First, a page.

the enemy more closely'.
|Turcowaz destroyers go in.|
|The battle lines aflame!|
The other Hellenic destroyer was scarcely luckier. Taking a hit from an enemy destroyer, and several from the powerful secondary armament of Muhtesem, Panthir was forced, without ever releasing its torpedoes, to limp off, still under way, but otherwise reduced to a wreck.
Nor was the destroyer S165 able to complete an attack before taking hits from Lemnos, Psara and a near miss from Panthir. Lucky to remain afloat, S165 made off , passing across the wake of S166 as that destroyer pressed on to release its torpedoes against Psara's stern.
A further aside, here. In the above picture, the green and big white dice are the main gun salvos; the small white and coloured dice, the secondary armaments. It appears that before taking this picture I had removed the 'misses' from Lemnos's main guns, but all the remaining rolls are there. Now, at this point so exciting was the action I simply forgot to take pictures for a short while. Ierax was sunk, and Psara crippled, and about to try and break off the action. So I had perforce to substitute the following diagram of the action.
|In lieu of pictures, a diagram. The action was |
getting pretty lively hereabouts!
|Two telling hits from Hamidiye, and a torpedo |
strike from a Turcowaz destroyer sends
Psara to the bottom of the sea.
That was the end of the action, pretty much. Shorn of its supports, the Hellenic battleship could scarcely make head alone against what remained of the Turcowaz squadron. Reluctantly, Rear Admiral Poliomyelitis called upon the retreat, following and protecting Georgios Averof and Panthir. Both were crippled but at least afloat, making off to the west, and the safe anchorage of Lemnos Island. For their part, the Turcowaz fleet, relieved perhaps at not having to fight Lemnos to a finish, also made off to the northeast, later on shifting course for the entrance to the Dardanelles. The battle was over.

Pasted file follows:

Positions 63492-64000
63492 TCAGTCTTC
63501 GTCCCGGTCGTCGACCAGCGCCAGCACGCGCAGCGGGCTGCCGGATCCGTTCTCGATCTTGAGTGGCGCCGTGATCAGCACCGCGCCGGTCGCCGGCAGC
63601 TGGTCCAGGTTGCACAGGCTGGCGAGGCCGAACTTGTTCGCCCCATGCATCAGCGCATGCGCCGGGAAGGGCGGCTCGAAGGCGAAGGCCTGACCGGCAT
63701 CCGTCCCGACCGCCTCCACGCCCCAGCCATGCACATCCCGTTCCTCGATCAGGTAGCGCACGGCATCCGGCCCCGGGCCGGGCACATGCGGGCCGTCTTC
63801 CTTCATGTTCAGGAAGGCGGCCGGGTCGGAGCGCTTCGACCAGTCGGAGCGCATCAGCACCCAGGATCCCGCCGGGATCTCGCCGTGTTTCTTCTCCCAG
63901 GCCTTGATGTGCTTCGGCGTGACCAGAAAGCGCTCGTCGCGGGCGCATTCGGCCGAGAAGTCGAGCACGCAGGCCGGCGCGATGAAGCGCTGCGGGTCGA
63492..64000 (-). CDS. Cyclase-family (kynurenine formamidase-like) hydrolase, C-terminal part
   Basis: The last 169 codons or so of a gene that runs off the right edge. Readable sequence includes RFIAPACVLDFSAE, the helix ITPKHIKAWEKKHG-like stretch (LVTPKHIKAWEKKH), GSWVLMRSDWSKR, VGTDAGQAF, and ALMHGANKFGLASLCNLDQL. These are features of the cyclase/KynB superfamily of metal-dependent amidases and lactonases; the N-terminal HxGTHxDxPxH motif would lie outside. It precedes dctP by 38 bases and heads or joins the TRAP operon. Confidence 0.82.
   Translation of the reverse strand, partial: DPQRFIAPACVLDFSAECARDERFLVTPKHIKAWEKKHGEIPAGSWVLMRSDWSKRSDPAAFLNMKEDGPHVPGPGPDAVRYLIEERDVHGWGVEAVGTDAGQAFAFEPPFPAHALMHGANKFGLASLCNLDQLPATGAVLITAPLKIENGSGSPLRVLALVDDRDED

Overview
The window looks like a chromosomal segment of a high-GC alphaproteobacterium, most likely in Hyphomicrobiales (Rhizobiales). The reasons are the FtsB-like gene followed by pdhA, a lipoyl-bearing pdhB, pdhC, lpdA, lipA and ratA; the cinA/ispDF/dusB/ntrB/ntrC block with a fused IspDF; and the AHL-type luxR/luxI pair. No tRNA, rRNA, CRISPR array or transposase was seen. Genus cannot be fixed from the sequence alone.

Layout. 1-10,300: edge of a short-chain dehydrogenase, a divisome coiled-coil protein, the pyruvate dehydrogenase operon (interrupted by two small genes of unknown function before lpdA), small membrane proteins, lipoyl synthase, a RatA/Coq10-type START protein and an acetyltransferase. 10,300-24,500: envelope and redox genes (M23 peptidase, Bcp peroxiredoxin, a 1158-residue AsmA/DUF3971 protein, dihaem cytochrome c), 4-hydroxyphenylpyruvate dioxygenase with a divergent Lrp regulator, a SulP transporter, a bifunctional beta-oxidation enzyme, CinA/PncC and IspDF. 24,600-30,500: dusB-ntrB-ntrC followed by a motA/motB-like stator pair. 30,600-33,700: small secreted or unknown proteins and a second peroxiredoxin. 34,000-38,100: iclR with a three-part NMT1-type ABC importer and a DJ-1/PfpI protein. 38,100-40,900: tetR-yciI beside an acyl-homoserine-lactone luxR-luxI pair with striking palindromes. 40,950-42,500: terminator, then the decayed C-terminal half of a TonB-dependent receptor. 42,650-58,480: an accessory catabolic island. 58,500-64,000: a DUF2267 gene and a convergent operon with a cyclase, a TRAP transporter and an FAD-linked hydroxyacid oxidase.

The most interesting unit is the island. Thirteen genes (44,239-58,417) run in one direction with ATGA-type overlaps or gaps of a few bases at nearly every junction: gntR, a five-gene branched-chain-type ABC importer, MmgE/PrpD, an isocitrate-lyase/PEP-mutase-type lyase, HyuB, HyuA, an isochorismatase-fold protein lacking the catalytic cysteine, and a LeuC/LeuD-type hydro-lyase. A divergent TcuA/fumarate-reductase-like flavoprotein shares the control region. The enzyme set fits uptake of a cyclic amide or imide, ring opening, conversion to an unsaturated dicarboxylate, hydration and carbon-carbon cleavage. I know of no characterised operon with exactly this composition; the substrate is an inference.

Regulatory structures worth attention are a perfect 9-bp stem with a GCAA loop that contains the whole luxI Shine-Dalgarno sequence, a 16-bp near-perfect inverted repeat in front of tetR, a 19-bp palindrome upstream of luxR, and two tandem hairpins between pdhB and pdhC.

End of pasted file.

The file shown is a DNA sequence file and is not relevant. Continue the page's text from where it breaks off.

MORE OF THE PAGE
|The battle over, the wreckage of two Hellenic vessels|
burn as the fleets disappear over the horizon.
For the time being, the protected cruiser, Hamidiye was being hastily provisioned for a commerce raiding cruise into the Mesogesean Sea...
An addendum to the Admiral's report and the Hayreddin Barbarossa ship's log has come to light concerning the outcome of the battle:
|Battle log recovered from |
Much to my surprise, not having played out a fleet action using the Bob Cordery set (really only the stats were modified, and they only slightly), the Turcowaz fleet performed very well - far better than the Ottoman historically. It appears that in my world, the Turcowaz gun crews received as much instruction upon gunnery as they did upon gun drills. Georgios Averof received so much punishment so quickly, it was out of the action all too soon after it began, and lucky to get off still afloat.
The whole action went very quickly; I doubt it took an hour. In fact, this action, together with the battle of Klyutch played earlier, was finished the same morning. Left as is, one could comfortably fight a fleet action with many more vessels than the eleven engaged in this one. Mind you, my game board is no great size for this kind of battle: I had to 'scroll' the action at least every other turn - not that that presented any real problem. From my perspective that would tend to limit the battles to not much more than what I have now available.
I have a feeling that the next time these squadrons are engaged in battle, I'll be introducing a little bit of extra detail, hit 'sixes' having some effect upon motive power, steering or gunnery, say - just to add a little 'colour' to the battle narratives.
For all that, there was plenty of excitement to be had, to the point that at its climax, I simply forgot to take pictures, whilst imagining I was still doing so!
To be continued: what happens during the Fourth Week of the First Blacklands War.